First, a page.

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Nobuyoshi Araki at the Museum of Sex 2018
Flowers, Yamorinski and Bondage Woman, 2007, by Nobuyoshi ArakiCourtesy of Yoshii Gallery, New York

Tracing the roots of Araki’s obsession with the erotic image

As a new retrospective opens at the Museum of Sex, we explore how Japan’s Edo period, performance and Shunga came together to define the auteur’s work

Dubbed Japan’s most-controversial photographer, Nobuyoshi Araki has, for nearly half a century, pushed the boundaries of respectability to near-buckling point – and beyond.

A new retrospective exhibition co-curated by Maggie Mustard and Mark Snyder at New York’s Museum of Sex celebrates the photographer’s body of work, a natural choice having spent a lifetime holding a mirror up to his nation’s complex relationship to sexuality and its censorship. Given the occasion, though, it could be easy to forget the very reason why this work is still so important.

Araki’s obsession for capturing unflinching erotic imagery that exists somewhere between the private and the public, the real and the imagined, could, in a post-Weinstein era, be pushed aside as no more than another male gaze on the female body. A reduction of a woman’s image to no more than an object to desire and obtain – if only one with the talent for capturing this abuse of power on film. But the very thing that makes this photographic master so interesting is that it’s much more complex than his simply being not just that. His work, and perhaps the man himself, is a cycle of constant contradiction in a world where the line between narrative and fiction is never clear.

“The secrets Araki is holding a mirror to aren’t those of his subjects, but of his viewers”

It’s important for any honest reading of his work to acknowledge that Araki’s oeuvre exists at a point fairly late on a timeline of popular artists attempting to make sense of sexuality, and the uniquely Japanese understanding of what that means. More than his photographic contemporaries, Araki’s work is closely connected to a very different history, one of sex in art. From the shunga works of Katsushika Hokusai and Kitagawa Utamaro, masters of ukiyo-e, Japan’s (and arguably the world’s) first mass-produced media in the form of titillating woodblock prints, to film and literature by the likes of Ryu Murakami and Amy Yamada.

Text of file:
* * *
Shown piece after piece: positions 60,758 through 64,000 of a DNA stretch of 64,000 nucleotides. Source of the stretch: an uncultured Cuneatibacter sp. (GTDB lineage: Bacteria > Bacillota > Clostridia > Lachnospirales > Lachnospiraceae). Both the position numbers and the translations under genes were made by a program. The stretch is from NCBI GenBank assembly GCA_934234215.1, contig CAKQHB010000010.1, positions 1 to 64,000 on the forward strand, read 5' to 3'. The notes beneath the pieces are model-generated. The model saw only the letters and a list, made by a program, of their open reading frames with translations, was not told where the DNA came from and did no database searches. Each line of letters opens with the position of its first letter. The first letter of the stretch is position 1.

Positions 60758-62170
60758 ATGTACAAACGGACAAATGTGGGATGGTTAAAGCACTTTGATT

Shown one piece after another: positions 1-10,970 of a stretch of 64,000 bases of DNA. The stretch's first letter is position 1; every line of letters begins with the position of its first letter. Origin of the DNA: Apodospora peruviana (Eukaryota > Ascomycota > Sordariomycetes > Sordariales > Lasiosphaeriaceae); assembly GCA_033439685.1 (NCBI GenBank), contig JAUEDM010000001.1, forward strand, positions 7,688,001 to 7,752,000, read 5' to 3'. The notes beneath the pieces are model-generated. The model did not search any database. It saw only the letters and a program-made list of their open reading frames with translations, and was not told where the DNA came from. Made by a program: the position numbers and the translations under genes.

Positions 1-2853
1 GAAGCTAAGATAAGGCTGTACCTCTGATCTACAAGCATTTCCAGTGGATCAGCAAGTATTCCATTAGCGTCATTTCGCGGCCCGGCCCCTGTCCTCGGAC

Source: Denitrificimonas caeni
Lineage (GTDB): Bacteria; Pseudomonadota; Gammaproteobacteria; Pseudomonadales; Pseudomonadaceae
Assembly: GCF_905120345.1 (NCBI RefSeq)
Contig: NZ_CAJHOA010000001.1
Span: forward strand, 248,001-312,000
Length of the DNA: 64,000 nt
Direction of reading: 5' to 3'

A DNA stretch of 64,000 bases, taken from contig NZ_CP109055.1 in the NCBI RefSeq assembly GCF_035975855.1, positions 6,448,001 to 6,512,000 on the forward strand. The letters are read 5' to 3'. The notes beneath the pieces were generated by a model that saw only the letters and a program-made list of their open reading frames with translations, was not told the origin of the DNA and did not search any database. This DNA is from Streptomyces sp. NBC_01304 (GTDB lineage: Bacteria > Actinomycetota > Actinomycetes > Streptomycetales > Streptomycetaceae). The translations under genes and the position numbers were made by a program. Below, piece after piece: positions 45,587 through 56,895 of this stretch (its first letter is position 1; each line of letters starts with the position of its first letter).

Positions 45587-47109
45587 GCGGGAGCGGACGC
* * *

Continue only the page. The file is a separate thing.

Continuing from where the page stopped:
Rewind back to Japan’s Edo period (1603–1867) – which would become the Tokyo-centric modern Japanese culture we know – and society found itself in a very particular structure that goes a long way to explain this unique relationship to sex and sexuality. Where respect and respectability were key currency in the city, an ordered, socially conservative existence could happily continue because, just down the river was ukiyo (the ‘Floating World’), 18th and 19th century Edo’s pleasure district. Here, everyone from soldiers to foreign merchants and monks could engage in all manner of carnal pleasures, just out of sight.

This was no mere back-alley brothel quarter, though. What was on offer in ukiyo was as sophisticated in its set up as it was sordid. From the ethereal geishas to the drama of the kabuki theatre, this illicit playground inspired the hearts of anyone with an itch to scratch, even spawning its own tourist takeaway in the form of ukiyo-e (‘pictures of the floating world’). These woodcut prints of lurid scenes captured the chaos of what went on (and was the format that gave rise to the erotic art of shunga) – a more important ancestor to mass media as we know it than any western art history will have you believe, and a huge influence on arguably every aspect of Araki’s work.